What is the PSAT?
The Preliminary SAT/National Merit Scholarship Qualifying Test (PSAT/NMSQT) is a standardized test managed by the College Board and cosponsored by the National Merit Scholarship Corporation (NMSC) in the United States. It is a precursor to the SAT. Roughly 3.5 million students take the PSAT/NMSQT each year. In 2013, 1.59 million high school sophomores and 1.55 million high school juniors undertook the PSAT. Younger pupils are also entitled to take the test. The scores from the PSAT/NMSQT are used to govern fitness and qualification for the National Merit Scholarship Program.
Many students find that using test preparations books help to improve their scores.
|Reading||47||60 minutes||Reading and vocabulary in context|
|Writing||44||35 minutes||Grammar and usage|
|Math - Calculator||31||45 minutes||Heart of algebra, problem solving & data analysis, passport to advanced math, additional topics|
|Math - No Calculator||17||25 minutes||Heart of algebra, problem solving & data analysis, passport to advanced math, additional topics|
PSAT Scoring Structure
Pupils register for the exam through high schools which are members of the College Board. The exam is comprised of four segments: two Math Sections, Critical Reading, and Writing Skills, and takes 2 hours and 45 minutes to complete.
The PSAT altered its setup and content in Fall 2015, to imitate the new SAT. The Reading and Writing Sections are combined into one section score, and the Math portion now comprises a section in which usage of calculators is not allowed. The scores for each segment range from 160- 760, adding up to a maximum score of 1520. Yet the National Merit Scholarship Corporation takes each segment score, scored on a scale of 8-38, sums it and then doubles that sum to devise the Selection Index, ranging from 48-228.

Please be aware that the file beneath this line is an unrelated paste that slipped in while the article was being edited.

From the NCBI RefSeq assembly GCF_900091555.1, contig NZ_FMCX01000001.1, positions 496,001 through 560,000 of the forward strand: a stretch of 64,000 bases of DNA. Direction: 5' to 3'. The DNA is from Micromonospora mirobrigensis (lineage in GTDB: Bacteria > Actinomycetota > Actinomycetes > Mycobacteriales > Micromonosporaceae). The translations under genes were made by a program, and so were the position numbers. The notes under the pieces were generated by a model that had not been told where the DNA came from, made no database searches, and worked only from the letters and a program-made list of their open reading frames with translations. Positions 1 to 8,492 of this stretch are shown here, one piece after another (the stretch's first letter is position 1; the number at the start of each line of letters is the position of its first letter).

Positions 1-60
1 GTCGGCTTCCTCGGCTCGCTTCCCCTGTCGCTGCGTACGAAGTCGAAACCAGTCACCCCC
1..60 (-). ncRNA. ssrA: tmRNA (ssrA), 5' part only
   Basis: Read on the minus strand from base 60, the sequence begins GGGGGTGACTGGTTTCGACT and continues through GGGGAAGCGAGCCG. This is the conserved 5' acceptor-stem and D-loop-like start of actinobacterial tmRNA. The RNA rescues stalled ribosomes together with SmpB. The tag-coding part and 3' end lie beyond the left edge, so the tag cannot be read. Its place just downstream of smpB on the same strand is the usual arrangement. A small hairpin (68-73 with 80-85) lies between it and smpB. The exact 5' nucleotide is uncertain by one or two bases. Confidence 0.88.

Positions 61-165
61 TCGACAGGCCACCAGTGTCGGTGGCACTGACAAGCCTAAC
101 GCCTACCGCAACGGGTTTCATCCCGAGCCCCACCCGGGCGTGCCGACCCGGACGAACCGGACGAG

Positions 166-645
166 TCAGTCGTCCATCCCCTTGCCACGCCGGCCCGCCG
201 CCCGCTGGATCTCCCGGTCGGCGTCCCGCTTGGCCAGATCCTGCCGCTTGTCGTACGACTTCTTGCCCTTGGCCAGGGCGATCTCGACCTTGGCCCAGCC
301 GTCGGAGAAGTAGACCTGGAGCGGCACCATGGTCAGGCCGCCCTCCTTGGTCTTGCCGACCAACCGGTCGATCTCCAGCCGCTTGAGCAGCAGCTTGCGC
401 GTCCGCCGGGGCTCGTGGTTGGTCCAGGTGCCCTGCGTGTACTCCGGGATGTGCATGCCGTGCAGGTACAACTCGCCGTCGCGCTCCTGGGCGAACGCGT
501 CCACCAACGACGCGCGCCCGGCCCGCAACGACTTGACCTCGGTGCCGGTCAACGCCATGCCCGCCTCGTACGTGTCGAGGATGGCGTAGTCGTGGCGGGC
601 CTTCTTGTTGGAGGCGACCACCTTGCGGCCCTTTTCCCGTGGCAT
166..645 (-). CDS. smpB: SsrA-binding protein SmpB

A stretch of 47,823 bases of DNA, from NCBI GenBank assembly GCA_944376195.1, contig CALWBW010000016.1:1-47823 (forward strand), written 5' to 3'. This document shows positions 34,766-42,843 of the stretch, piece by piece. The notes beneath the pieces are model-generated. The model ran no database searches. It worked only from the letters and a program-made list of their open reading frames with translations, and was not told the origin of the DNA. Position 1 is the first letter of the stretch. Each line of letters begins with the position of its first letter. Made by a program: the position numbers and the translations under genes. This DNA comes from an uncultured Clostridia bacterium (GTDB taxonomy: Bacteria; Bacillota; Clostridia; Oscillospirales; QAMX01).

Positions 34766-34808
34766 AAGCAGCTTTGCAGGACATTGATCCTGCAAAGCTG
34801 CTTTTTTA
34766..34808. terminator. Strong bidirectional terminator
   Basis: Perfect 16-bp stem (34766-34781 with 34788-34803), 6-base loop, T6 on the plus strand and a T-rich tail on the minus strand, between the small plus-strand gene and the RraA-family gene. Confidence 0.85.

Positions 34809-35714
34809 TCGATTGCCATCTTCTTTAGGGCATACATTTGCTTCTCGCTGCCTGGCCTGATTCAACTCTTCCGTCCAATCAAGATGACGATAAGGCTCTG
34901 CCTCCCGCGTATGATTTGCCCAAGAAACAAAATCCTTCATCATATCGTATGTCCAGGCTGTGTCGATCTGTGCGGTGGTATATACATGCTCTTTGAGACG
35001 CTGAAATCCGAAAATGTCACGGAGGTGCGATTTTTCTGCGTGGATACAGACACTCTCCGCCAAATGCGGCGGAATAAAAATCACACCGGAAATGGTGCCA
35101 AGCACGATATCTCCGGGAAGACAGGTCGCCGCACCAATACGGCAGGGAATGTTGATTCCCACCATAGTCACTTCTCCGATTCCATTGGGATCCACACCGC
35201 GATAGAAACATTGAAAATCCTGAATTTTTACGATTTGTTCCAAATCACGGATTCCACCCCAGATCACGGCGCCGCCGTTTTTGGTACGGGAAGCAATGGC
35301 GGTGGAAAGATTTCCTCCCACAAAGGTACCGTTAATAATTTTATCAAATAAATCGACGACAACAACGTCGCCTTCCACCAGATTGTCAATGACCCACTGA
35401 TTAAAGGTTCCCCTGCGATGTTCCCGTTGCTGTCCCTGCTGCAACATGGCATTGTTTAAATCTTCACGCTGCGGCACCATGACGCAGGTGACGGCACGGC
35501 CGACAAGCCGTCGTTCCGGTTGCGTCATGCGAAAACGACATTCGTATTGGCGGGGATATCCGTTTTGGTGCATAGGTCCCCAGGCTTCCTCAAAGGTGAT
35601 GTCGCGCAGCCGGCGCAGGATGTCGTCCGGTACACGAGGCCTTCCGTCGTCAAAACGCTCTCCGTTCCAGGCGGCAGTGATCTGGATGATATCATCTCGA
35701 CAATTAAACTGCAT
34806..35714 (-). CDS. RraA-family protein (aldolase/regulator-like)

The PSAT is offered one time a year in the United States; usually in October. The next testing date for the PSAT/NMSQT is Oct. 11, 2017. Other options are Saturday, Oct.14 and Wednesday, Oct. 25. Testing is to be completed at your local high school.
If you have a recognized disability, you may be qualified for accommodations when you take the PSAT/NMSQT. Some obtainable accommodations are extended time, extra and extended breaks, and reading and seeing adjustments (for example, large-type or Braille test books).
Accommodations must be agreed by the College Board’s Services for Students with Disabilities for pupils taking the PSAT/NMSQT.